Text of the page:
Two additional things I enjoyed from the book were how Jahren uses one of my favorite words in doppelganger, and in the epilogue has an encouragement for people to plant a tree a year, perhaps an oak or something of a similar solid ilk.

The Best Team Money Can Buy from Molly Knight

The Best Team Money Can Buy from Molly Knight was a good read subtitled The Los Angeles Dodgers Wild Struggle to Build a Baseball Powerhouse.

The book was published in 2015 and covers the events leading up to the 2012 sale of the Dodgers by Frank McCourt to The Guggenheim Partners led by Mark Walter and then heavily focuses on the 2013 season and a bit on the 2014 campaign and it's aftermath.

Knight starts things off with a story of her going in January 2014 to Clayton Kershaw's Dallas-area home and being there when news broke of his seven year $215M contract extension with the Dodgers, and then after this, she begins the main part of the book by chronicling the dysfunction of the team under Frank and Jaime McCourt prior to their divorce that ultimately forced the sale of the team. She covers the mega-trade towards the end of the 2012 season for Adrian Gonzalez, Josh Beckett, and Carl Crawford from the Red Sox, and details well the following season and it's key contributors, including manager Don Mattingly, along with players Zack Greinke, Matt Kemp, Hanley Ramirez, Kenley Jansen, Gonzalez, and especially Kershaw and Yasiel Puig.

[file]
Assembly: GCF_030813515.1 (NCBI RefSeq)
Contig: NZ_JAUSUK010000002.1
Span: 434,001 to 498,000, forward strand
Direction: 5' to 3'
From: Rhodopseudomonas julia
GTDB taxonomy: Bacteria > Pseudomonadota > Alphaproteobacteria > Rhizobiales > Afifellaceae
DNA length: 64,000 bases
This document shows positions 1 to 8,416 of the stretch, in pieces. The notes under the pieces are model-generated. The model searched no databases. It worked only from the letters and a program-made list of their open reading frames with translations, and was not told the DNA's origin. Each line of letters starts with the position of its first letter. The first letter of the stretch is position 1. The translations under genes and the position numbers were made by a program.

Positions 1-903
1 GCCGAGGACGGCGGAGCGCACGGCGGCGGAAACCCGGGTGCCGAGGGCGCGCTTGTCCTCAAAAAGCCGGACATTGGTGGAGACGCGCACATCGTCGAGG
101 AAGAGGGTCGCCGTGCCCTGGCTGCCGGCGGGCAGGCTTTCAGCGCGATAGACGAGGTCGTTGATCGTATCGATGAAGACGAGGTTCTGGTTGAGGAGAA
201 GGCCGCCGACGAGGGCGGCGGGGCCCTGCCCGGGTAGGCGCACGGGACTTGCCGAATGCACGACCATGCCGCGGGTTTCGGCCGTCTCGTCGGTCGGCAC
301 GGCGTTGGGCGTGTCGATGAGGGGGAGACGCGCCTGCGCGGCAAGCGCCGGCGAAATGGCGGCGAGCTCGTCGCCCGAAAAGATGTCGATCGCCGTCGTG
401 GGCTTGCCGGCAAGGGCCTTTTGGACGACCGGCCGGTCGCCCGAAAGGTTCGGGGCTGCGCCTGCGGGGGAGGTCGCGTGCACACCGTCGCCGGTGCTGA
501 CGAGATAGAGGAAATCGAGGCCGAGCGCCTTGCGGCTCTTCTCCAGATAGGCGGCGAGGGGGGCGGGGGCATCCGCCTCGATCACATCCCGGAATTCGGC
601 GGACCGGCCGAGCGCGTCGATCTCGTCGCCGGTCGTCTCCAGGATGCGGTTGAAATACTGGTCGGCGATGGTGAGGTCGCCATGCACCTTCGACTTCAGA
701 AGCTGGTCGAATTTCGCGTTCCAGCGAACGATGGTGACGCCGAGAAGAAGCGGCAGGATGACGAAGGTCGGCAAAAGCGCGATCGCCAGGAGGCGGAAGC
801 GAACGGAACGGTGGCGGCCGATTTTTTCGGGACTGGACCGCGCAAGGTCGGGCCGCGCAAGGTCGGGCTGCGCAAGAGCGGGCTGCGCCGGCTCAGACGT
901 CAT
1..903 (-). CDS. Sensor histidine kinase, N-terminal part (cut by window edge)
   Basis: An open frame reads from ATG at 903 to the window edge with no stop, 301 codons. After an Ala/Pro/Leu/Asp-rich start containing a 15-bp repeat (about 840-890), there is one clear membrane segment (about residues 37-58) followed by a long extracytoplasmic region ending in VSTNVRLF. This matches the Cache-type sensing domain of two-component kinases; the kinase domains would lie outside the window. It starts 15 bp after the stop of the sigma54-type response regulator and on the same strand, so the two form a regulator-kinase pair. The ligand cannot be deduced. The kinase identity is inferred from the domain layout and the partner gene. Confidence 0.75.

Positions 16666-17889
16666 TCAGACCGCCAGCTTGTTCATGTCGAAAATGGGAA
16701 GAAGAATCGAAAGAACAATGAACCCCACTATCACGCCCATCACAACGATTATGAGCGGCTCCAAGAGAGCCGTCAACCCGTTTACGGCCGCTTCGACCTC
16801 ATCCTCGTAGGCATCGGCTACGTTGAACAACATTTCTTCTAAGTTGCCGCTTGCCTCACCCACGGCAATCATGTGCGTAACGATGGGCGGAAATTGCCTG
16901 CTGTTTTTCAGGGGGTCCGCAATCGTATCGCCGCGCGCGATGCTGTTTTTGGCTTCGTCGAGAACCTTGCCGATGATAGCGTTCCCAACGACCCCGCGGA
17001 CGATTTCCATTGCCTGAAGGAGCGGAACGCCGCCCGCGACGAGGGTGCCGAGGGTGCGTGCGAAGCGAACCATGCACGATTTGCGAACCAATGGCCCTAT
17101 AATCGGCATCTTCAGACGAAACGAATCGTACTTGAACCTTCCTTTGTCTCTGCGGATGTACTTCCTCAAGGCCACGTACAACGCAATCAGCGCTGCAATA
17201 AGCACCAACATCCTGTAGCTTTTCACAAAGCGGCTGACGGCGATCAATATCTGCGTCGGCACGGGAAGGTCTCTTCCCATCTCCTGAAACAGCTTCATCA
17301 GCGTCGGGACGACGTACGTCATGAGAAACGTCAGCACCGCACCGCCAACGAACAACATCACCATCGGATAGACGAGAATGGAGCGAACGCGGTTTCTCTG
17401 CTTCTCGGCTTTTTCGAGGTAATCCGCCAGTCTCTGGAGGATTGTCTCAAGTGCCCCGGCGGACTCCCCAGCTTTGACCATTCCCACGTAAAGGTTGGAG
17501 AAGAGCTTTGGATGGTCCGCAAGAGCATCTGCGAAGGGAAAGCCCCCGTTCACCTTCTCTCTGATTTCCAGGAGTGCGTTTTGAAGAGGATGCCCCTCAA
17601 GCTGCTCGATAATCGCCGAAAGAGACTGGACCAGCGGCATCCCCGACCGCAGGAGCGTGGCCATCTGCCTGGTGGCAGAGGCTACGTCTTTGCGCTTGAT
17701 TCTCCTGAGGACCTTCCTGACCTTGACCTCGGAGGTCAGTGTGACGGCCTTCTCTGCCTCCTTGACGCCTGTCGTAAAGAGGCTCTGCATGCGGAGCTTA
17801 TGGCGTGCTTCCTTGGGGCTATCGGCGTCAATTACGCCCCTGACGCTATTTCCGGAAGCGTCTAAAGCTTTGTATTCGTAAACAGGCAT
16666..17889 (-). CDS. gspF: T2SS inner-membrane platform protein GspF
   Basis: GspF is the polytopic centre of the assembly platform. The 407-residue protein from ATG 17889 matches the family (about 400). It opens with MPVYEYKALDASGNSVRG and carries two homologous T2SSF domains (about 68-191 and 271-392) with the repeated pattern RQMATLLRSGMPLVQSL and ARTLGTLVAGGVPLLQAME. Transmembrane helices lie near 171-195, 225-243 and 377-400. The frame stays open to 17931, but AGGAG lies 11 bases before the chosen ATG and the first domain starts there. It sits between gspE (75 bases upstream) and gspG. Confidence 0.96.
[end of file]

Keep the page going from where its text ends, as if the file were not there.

It's a solid book about interesting characters, but suffers the fate that many sports books do in both aging quickly, and not having the most compelling finish possible, with a comparison being the Tom Verducci book The Cubs Way that was published in the offseason following Chicago's historic 2016 World Championship.

Saturday, August 26, 2017

The Bad-Ass Librarians of Timbuktu by Joshua Hammer

The Bad-Ass Librarians of Timbuktu by Joshua Hammer was a interesting non-fiction tale of history and danger about the preservation of historical manuscripts in the African country of Mali.

The book centers on Abdel Kader Haidara, who followed in the footsteps of his father, a scholar and Islamic judicial authority who died in 1981 when Haidara was seventeen. He was named in his father's will as the custodian of the family library, and starting in 1985, worked on behalf of the Ahmed Baba Institute, purchasing manuscripts from people who had them in their homes and attempting to preserve and protect the precious documents against termites and the ravages of time. The manuscripts dated back to the fifteenth and sixteenth centuries and contained African history, logic, astrology, music, medicine, and notions celebrating both humanity and religion.